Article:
The piano recital by Philip Sharp on Wednesday August 25 includes music by Handel, Beethoven, Mahler, Debussy, Messiaen and Stravinsky.

Dvořák’s Slavonic Dances and arrangements of Brahms’ Hungarian Dances are included in the programme on Monday September 6 played by Robin Michael (cello) and Daniel Tong (piano).

And finally, on Wednesday September 22 pianist Alicja Fiderkiewicz returns to Aysgarth church for a concert which will encompass compositions by Schumann, Chopin (including Barcarolle), Bacewicz and John McLeod’s Hebridean Dances.

The concert organisers stated: “After an awful year we hope you are well and looking forward to an exciting programme of music this summer. It was a terrible year for musicians too and we have invited as many musicians as possible who had concerts cancelled last year.”

Last year, with funding from the Coop Community Fund they had planned to provide transport from different parts of Wensleydale using minibuses.

They can’t do that this year due to the pandemic but are willing to help those who might need to be accompanied by a friend or a carer by providing one free ticket. It might also be possible to pay for a taxi but for this they need to be contacted well in advance.

They don’t intend to sell tickets at the door as they have done previously. Instead tickets need to be booked in advance. For details see the website  or phone 01969 663026.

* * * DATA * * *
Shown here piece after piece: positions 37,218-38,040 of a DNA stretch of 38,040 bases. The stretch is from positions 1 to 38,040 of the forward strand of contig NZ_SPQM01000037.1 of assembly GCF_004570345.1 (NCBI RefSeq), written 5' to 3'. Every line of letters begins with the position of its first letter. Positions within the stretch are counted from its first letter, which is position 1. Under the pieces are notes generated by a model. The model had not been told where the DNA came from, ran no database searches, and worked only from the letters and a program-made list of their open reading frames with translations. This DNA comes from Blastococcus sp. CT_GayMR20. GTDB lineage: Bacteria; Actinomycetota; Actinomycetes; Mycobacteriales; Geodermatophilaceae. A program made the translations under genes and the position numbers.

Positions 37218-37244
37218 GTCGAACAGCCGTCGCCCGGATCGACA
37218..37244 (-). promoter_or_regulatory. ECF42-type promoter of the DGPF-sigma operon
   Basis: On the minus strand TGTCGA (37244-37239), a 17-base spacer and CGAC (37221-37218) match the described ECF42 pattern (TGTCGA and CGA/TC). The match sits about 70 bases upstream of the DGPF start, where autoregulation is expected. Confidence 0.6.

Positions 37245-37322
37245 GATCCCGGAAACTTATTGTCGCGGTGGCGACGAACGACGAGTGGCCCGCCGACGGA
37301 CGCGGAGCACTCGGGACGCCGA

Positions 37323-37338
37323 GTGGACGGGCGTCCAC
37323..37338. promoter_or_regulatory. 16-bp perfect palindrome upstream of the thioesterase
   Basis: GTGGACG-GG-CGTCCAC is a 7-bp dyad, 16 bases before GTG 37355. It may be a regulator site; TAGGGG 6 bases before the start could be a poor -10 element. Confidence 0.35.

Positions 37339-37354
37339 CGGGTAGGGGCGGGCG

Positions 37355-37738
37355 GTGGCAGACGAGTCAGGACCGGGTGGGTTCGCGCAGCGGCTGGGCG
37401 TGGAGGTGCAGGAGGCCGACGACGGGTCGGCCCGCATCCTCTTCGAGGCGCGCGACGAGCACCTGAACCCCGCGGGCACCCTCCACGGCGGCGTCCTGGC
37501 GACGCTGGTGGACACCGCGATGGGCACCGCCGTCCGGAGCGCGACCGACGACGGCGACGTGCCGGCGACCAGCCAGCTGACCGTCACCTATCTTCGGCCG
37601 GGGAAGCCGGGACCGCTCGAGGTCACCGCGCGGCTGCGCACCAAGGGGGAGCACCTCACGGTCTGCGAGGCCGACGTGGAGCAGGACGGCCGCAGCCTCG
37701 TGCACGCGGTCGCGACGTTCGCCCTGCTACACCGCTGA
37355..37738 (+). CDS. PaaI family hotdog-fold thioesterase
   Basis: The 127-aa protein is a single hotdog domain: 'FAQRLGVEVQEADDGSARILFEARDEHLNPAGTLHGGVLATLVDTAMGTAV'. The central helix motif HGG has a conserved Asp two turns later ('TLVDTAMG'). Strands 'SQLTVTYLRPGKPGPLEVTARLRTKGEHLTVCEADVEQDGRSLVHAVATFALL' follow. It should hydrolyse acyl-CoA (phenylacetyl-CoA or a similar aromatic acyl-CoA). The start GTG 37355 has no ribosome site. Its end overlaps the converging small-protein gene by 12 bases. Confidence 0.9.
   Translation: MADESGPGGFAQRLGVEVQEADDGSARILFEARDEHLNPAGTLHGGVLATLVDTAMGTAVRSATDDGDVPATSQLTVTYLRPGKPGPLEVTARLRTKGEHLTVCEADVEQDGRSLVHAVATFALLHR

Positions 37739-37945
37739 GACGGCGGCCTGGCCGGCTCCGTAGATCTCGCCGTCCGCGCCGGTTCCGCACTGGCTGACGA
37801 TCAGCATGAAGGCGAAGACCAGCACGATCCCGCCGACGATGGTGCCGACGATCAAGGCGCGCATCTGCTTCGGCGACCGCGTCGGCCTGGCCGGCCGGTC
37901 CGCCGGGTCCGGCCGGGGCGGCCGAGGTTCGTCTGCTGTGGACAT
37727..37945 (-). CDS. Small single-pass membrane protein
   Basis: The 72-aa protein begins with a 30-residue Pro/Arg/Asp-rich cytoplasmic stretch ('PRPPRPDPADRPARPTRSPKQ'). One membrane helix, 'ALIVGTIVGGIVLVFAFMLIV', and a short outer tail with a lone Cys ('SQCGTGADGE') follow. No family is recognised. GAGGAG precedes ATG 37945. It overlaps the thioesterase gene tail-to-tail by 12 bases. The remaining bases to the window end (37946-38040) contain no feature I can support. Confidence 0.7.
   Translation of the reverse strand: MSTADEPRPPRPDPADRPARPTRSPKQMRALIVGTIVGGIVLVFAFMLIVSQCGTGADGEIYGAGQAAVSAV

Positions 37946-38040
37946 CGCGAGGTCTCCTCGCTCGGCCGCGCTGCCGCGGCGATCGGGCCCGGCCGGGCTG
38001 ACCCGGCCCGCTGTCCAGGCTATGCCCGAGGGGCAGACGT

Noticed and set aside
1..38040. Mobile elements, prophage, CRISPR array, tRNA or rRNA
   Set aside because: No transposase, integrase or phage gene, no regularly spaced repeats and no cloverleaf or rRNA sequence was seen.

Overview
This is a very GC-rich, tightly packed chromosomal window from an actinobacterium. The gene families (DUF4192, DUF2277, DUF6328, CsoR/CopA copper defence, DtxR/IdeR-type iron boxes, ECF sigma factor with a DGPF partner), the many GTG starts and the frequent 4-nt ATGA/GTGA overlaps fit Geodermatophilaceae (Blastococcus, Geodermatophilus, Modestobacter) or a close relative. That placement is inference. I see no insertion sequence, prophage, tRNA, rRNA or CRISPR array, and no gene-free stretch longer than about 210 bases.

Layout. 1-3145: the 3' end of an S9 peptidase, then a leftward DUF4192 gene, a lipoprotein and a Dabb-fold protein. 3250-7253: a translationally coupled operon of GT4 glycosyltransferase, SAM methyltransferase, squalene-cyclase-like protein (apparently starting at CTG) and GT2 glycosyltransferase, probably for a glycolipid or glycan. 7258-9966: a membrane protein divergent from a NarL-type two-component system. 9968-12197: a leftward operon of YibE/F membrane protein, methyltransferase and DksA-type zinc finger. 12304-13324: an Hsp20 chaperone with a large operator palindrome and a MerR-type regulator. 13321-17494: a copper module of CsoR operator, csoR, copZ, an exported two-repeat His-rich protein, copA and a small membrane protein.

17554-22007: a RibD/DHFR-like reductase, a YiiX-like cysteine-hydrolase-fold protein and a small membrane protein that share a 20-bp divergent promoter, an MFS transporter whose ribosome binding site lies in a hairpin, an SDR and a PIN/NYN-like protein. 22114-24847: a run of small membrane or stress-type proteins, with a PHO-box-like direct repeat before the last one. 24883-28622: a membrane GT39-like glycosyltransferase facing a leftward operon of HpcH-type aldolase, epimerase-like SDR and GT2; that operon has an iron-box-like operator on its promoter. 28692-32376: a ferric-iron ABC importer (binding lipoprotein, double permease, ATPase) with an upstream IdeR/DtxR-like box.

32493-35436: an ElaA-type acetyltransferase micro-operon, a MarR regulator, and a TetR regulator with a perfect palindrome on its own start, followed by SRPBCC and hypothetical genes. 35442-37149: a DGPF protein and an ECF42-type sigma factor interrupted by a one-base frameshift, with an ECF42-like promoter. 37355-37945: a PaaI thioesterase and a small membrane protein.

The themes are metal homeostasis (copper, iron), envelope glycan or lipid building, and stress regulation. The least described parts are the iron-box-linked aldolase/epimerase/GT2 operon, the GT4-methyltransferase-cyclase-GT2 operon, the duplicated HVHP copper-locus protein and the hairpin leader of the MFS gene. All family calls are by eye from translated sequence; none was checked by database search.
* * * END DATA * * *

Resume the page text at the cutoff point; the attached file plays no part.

Covid guidance will be posted on the website before each concert. “We want people to feel and be safe,” the organisers said.

Peace and Remembrance

The white Peace and red Remembrance Poppies have again been mounted on the railings outside the Quaker Meeting House at Bainbridge.

Those who regularly attend meetings there said: “Why do we wear white poppies on Remembrance Day? We wear them to remember all the victims of war, to challenge militarism, and to build a culture of peace, remembering that, today, 90% of these victims are civilians.

 

“The custom of wearing white poppies was started in 1934 by the Peace Pledge Union, whose aim is to work against the causes of war, finding other solutions to international problems.

“Many people suffered from refusing to bear arms, being imprisoned, and even killed, for their beliefs. Locally, “The Richmond 16” were imprisoned in Richmond Castle for refusing to bear arms. Many Quakers and other Conscientious Objectors served as ambulance-drivers and stretcher-bearers in both world wars, and the movement continues to work actively for peace around the world.

“Today, the right to refuse to bear arms in enshrined in the Declaration of Human Rights, and on the 24th October, fifty nations signed up to the UN Treaty on the Prohibition of Nuclear Weapons, adding them to landmines, cluster bombs, and gas, as illegal under international law.”

White poppy sales can be purchased from the Peace Pledge Union  https://shop.ppu.org.uk

Aysgarth church windows

All the stained glass windows have been installed since St Andrew’s Church was  rebuilt in 1866. Even that which had been in east window of the chancel for centuries was not re-installed.

OLYMPUS DIGITAL CAMERA Instead that of the coats of arms of Richard, Lord Scrope of Bolton Castle and James Metcalfe of Nappa Hall was carried off to St Jude’s RC Church at Ulshaw Bridge near Middleham. The small window had been  originally placed in St Andrew’s to commemorate the Battle of Agincourt in 1415 at which both Lord Scrope and James Metcalfe led men from Wensleydale. Today there are two replicas of that window at St Andrew’s. One is in the clerestory windows on the south side of the chancel and the other on the south side of the church near the Lady Chapel.